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EPA wants a 6 percent budget increase to create 'sustainable economic growth

WASHINGTON, DC - JULY 23: U.S. Environmental Protection Agency (EPA) Administrator Gina McCarthy testifies before the Senate Environment and Public Works Committee on Capitol Hill, July 23, 2014 in Washington, DC. The committee heard testimony on EPA's proposed carbon pollution standards for existing power plants. Mark Wilson/Getty Images

The administrator of the Environmental Protection Agency on Wednesday asked Congress for a 6 percent increase to the EPA's budget, in order to help build a "solid path for sustainable economic growth."

Republicans have spent the last several years arguing that various EPA rules are cutting into U.S. economic growth, and preventing a full recovery from the Great Recession. But in prepared remarks before a House committee Wednesday, EPA Administrator Gina McCarthy argued that the EPA's clean air and clean water rules are actually helping the U.S. economy.

WASHINGTON, DC - JUNE 02: U.S. Environmental Protection Agency Administrator Gina McCarthy announces new regulations for power plants June 2, 2014 in Washington, DC. Bypassing Congress and using President Barack Obama's 'Climate Action Plan,' the new regulations will force more than 600 existing coal-fired power plants, the single largest source of greenhouse gas emission in the country, to reduce their carbon pollution 30 percent from 2005 levels by 2030. Chip Somodevilla/Getty Images Environmental Protection Agency Administrator Gina McCarthy is asking for a 6 percent budget increase in her agency next year. Image: Chip Somodevilla/Getty Images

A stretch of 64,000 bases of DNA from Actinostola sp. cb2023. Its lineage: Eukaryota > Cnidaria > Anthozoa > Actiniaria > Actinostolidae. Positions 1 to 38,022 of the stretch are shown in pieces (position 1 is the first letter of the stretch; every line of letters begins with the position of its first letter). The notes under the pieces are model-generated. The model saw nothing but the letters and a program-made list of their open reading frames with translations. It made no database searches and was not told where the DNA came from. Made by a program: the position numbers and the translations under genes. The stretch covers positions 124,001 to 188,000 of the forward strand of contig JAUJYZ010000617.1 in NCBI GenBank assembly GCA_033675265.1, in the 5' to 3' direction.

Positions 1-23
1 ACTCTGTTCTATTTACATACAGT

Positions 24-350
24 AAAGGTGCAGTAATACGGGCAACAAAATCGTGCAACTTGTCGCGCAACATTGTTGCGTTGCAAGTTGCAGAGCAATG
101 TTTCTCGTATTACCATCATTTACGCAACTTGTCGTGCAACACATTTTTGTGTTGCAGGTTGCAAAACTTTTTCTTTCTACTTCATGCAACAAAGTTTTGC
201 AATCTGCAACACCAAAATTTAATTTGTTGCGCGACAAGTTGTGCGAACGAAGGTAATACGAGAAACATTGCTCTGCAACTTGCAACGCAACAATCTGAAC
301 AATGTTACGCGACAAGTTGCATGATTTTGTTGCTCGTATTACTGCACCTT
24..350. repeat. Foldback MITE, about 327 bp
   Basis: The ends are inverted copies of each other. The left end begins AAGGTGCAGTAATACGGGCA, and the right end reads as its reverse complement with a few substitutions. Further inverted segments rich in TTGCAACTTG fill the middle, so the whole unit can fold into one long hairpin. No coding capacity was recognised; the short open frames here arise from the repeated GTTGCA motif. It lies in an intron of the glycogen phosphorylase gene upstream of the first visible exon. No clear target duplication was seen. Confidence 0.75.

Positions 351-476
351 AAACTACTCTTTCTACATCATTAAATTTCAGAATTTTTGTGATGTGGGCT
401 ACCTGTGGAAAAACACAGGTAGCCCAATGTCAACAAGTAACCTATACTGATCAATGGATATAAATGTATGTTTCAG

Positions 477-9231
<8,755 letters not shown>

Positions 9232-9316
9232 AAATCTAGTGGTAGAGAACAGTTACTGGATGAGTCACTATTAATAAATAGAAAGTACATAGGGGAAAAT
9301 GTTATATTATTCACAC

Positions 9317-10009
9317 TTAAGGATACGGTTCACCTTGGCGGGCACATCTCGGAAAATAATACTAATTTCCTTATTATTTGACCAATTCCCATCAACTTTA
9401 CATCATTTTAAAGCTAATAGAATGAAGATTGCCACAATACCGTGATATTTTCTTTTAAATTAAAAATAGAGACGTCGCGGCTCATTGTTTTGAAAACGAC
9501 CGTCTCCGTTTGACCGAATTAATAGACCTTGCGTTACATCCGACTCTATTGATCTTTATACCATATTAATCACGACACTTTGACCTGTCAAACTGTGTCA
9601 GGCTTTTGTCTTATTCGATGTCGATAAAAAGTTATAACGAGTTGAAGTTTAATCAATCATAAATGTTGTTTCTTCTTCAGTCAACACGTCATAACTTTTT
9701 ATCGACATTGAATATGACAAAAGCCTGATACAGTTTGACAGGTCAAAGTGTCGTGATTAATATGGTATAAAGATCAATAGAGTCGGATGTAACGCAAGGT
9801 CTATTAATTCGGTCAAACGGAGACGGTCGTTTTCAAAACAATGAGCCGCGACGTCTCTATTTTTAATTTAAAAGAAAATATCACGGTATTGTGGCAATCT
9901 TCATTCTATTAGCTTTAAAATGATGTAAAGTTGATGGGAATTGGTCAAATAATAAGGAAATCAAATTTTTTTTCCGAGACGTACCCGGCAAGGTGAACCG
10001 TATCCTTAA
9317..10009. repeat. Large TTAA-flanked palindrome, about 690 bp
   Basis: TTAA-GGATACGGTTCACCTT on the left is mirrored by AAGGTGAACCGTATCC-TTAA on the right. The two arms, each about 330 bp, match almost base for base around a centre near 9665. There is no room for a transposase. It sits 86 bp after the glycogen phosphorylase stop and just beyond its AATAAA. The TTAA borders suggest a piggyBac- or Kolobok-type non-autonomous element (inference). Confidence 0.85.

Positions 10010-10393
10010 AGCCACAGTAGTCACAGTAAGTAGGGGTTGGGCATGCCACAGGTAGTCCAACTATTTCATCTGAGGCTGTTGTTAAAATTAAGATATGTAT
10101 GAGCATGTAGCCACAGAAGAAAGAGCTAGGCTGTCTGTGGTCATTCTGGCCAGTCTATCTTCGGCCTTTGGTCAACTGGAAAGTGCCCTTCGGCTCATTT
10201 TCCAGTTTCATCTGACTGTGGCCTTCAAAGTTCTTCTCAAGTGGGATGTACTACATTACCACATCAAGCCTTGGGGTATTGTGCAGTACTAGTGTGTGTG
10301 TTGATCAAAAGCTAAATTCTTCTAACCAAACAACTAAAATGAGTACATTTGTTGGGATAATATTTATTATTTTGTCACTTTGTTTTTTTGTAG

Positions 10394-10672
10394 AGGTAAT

As proof, McCarthy that while the EPA has been working to clean up the environment since 1970, U.S. gross domestic product has tripled over that period. She said that shows cleaning up the environment is "consistent" with economic growth.

"Since the EPA was founded in 1970, we have seen over and over again that a safe environment and a strong economy go hand in hand," McCarthy said.

"In the last 45 years, we have cut air pollution 70 percent and cleaned up half of our nation's polluted waterways," she said. "Meanwhile, the U.S. GDP has tripled, which shows that investments in public health and environmental protection are consistent with strong economic growth."

"Economic prosperity and quality of life depends on public health protection that ensures clean air; clean water; and safe, healthy land," she added.

Many GOP members are likely to see McCarthy's link between environmental rules and the economy as a case of correlation without causation. For example, the GOP has said a proposed EPA rule to limit emissions from power plants would kill jobs and raise energy prices for millions of consumers.

The EPA has also proposed new rules aimed at stopping mercury emissions from dentists' offices, and rules that would give the EPA the power to regulate waterways in a way that would also have adverse effects on companies.

Last year, House Republicans proposed a 9 percent cut to the EPA's budget, in part to reduce the EPA's ability to impose regulations that they said would cause job losses.

The EPA's budget request for 2016 is $8.6 billion, a 6 percent increase from its current $8.1 billion budget. In 2014, the EPA budget was a bit larger, at $8.2 billion.

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